New Year Brings Lots of New in the Russian Legislation

Posted on January 2, 2015 · Posted in General, Russia

The new year has begun, and that means that lots of laws and statutes came into effect on January 1, 2015. Some of them were passed just days before the clock hit twelve on a special night, while others – over a year prior to that. Here’s an overview of some of them:

  • Federal Law of the Russian Federation N 384-FZ of December 1, 2014 On the Federal Budget for the Year of 2015 and the Target Period of 2016 and 2017 

This law forecasts Russian GDP for the year of 2015 to be 77.498 trillion rubles (which is a little over $1.25 trillion calculated at today’s exchange rate where 1USD = 61.95 rub), and the inflation not to exceed 5.5%. The general federal income in 2015 is estimated to be 15.082 trillion rubles (or $242 billion), while the federal spendings are calculated at 15.513 trillion rubles. This puts Russia at almost $7 billion over budget right at the start of the year. Sadly, the current political and economical instability is to blame in a lot of ways, though we are still yet to see how things turn out in practice against the forecast.

  • Federal Law of the Russian Federation N 442-FZ of December 28, 2013 On the Foundations of Providing Social Services to Citizens in the Russian Federation 

This law establishes:

– legal, organizational and economic foundations of providing social services to citizens in Russia;

– powers of federal agencies and agencies of the Russian Federation constituent entities in the field of providing social services to citizens;

– rights and responsibilities of the recipients of social services;

– rights and responsibilities of providers of social services.

One major change introduced by this law is allowing commercial legal entities along with non-profit and governmental institutions to provide social services to citizens.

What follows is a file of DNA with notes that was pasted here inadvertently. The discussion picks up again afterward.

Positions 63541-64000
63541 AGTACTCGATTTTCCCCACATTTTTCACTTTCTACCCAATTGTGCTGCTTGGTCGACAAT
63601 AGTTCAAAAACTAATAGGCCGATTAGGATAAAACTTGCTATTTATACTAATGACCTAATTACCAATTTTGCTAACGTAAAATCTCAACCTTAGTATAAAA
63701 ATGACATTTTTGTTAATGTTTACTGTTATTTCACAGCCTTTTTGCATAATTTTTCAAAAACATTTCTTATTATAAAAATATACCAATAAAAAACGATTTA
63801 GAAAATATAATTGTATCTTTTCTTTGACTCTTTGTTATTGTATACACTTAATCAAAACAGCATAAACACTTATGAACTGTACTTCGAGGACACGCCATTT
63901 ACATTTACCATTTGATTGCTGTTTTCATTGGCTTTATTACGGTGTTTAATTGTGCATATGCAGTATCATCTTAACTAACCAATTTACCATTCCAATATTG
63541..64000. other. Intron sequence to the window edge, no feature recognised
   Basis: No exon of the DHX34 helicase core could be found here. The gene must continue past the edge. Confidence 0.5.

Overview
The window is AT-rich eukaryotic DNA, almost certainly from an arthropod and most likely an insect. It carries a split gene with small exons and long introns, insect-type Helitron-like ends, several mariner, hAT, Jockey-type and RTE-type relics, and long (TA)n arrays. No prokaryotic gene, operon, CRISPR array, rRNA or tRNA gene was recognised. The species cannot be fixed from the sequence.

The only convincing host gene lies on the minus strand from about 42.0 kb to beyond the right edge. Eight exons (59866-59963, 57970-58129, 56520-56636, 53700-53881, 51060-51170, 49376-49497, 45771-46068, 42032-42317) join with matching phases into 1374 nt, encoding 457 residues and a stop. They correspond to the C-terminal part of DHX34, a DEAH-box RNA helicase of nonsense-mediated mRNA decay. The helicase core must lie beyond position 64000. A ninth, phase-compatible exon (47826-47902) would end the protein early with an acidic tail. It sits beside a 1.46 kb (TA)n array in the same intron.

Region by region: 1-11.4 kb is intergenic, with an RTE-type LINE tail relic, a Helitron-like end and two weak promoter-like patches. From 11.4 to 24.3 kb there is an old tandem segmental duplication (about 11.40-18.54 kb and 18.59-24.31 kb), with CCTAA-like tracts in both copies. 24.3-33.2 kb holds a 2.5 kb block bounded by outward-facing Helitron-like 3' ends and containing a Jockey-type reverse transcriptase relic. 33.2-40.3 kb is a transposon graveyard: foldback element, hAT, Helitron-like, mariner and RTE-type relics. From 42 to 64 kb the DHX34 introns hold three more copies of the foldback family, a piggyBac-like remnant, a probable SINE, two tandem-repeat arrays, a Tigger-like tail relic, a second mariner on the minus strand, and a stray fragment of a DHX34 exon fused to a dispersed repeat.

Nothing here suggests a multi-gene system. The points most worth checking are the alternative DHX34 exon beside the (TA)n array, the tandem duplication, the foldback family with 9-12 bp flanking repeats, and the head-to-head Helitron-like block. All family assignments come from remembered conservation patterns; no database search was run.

• Federal Law of the Russian Federation N 74-FZ of April 20, 2014 On Amending the Federal Law On the Legal Status of Alien Citizens in the Russian Federation

This amendment places a special focus on their knowledge of Russia by alien citizens applying for a work permit, residence permit or a patent on the territory of Russia. Such knowledge extends to Russian language skills, Russian history and Russian legislation. All applicants must provide documents confirming their close familiarity with the above starting 2015.

  • Federal Law of the Russian Federation N 260-FZ of July 21, 2014 On Amending Article 34 of the Russian Federation Law On the Subsoil

This law adds one provision to the present Law on the Subsoil: any natural person deemed by Russian Federation Government to have participated in a discovery of an prior unknown mineral deposit field sponsored by the budgets of USSR or RSFSR (Russian Soviet Federative Socialist Republic) shall be entitled to a monetary compensation. In other words, the Russian Government has decided to pay its tribute to some of those who earlier contributed to the development of the oil and gas industry that has been Russia’s top line of income for many years now.

  • Federal Law of the Russian Federation N 480-FZ of December 1, 2014 On Amending Article 1 of the Federal Law On the Minimum Wage Rate

This law establishes the national minimum wage rate in Russia at 5 965 rubles per month – which again appears drastically low when converted to dollars due to the recent exchange rate drop at just below one hundred American dollars. Though, this of course must be compared against the cost of living in Russia, which in so many places all across the country is much lower than that in America.

There are lots and lots of other amendments that were made effective on the first day of this year, including those concerning education, maternity, anti-corruption policies, medical insurance, and much more.


Source – Rossiyskaya Gazeta. Prepared and written by Veronica Zubrilina (International Institute of Administration, Class of 2011)